For example, physician burnout is a very serious issue in healthcare nationwide. Physicians have far different wants and needs than other employees, so we created a Physician HR Team to ensure that we listen to them and tailor our approach to better support them. We also created a Physician Development and Experience Team to help us design a new mobile technology, the Clinician Experience Project.

This technology offers short suggestions for physicians on all facets of their work. Whether it’s how to help a patient more efficiently, how to have a courageous conversation with a colleague, or how to improve patient experience scores, this library of over 600 insights and bits of advice, provides a tailored value-add for our talented physician community.

Fresh perspectives

We all develop job descriptions with criteria we would like new hires to meet. However, don’t let these expectations hinder you from making unorthodox strategic hires. Sometimes a person without the expected background will bring a fresh perspective that will shake things up for the better. Banner has made a conscious choice to hire from outside healthcare. We currently have 26 executives from other fields, including banking, retail, hospitality, and customer service, and this shift in hiring is serving us very well.

Creativity and innovation

Fostering creativity
throughout the workforce is critical for employee satisfaction and for ensuring
your organization continues to innovate and evolve. Redesigned workspaces can
help boost creativity and collaboration. Giving team members the opportunity to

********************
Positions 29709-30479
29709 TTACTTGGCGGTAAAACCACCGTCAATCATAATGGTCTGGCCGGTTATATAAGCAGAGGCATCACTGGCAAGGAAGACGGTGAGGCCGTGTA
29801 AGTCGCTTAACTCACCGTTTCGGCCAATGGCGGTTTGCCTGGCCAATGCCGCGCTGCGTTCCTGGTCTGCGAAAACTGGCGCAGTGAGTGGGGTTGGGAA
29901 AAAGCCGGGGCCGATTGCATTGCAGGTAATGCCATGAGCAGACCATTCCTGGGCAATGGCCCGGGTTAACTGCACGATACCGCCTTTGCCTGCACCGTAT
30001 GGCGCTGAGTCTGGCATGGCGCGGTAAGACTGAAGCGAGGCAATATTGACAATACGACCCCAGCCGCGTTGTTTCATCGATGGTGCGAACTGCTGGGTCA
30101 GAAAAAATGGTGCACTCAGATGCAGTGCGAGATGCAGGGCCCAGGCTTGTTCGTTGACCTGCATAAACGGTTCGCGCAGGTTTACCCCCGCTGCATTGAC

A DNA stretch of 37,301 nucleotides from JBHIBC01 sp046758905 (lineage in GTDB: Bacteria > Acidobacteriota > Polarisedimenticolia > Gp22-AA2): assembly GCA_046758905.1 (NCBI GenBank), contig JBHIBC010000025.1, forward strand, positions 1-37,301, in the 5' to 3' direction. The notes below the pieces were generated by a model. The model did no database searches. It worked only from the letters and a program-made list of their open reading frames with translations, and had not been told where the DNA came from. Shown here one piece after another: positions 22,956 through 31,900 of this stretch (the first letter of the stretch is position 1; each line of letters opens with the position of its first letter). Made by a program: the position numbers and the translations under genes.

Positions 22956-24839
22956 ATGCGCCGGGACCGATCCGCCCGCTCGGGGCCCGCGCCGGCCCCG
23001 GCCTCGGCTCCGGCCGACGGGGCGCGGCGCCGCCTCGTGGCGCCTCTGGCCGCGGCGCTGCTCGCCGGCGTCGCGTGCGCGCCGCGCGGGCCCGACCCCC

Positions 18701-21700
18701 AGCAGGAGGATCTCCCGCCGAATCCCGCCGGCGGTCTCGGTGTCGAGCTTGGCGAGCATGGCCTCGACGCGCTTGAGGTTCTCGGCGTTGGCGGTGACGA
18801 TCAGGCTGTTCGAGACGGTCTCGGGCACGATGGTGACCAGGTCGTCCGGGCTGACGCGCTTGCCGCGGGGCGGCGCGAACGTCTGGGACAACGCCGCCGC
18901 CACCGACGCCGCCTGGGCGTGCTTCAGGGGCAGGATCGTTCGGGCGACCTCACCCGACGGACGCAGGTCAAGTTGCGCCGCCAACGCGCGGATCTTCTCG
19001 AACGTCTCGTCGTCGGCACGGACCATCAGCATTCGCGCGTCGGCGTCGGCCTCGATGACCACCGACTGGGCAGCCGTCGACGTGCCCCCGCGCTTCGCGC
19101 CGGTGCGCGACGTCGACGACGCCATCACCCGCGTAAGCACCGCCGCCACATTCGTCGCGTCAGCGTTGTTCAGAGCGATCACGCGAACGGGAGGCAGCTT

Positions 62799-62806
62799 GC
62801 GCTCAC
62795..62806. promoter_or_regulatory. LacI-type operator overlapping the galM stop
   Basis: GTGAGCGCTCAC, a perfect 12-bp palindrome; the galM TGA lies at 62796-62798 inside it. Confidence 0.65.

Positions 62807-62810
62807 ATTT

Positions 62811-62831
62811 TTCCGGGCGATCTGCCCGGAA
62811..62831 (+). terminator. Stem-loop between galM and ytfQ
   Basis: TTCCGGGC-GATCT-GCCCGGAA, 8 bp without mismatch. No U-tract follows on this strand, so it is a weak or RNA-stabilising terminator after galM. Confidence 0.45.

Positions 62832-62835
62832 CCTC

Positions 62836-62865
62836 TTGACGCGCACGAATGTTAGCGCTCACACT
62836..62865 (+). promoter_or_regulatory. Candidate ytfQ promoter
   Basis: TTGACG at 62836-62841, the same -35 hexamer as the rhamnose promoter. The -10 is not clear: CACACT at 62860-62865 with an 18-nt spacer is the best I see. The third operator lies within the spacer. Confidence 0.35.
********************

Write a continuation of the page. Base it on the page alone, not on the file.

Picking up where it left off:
share work space and ideas is an inexpensive perk. Other strategies, such as
“Focused Fridays” which consist of no meetings and limited emails allowing
leaders to spend more time with their front-line team members and reimagined meeting
agendas that put rules in place for meetings, including when, who, and how long
they should be, can optimize productivity and balance collaboration with other
demands on employee time.

Technology that helps

Technology has changed workflow, productivity, and information access, but often with added burdens for workers who are already under pressure. We are implementing a new human capital management system to help streamline processes.

Our HR department utilizes 11 different systems, but unfortunately, most don’t talk to each other. An employee might complete their annual goals, but those goals don’t download into their performance evaluation, which in turn doesn’t load into their compensation or their development summary. So, we’re deploying new technology to collapse those 11 pieces into one.

During rounds, nursing staff regularly visit each patient on a unit or meet with physicians or other colleagues to discuss each patient’s progress, setbacks, etc., since the previous rounds.

Banner recently rolled out a rounding app for our nursing leaders that helps them better address the needs and wants of our patients, as well as better engage with their direct reports. The app notifies housekeeping to clean a room once a patient checks out, recognizes team members on the spot for outstanding service, follows up on patients and medication, and sends out other alerts. These features help nursing leaders focus on what’s most important – their patients and team members.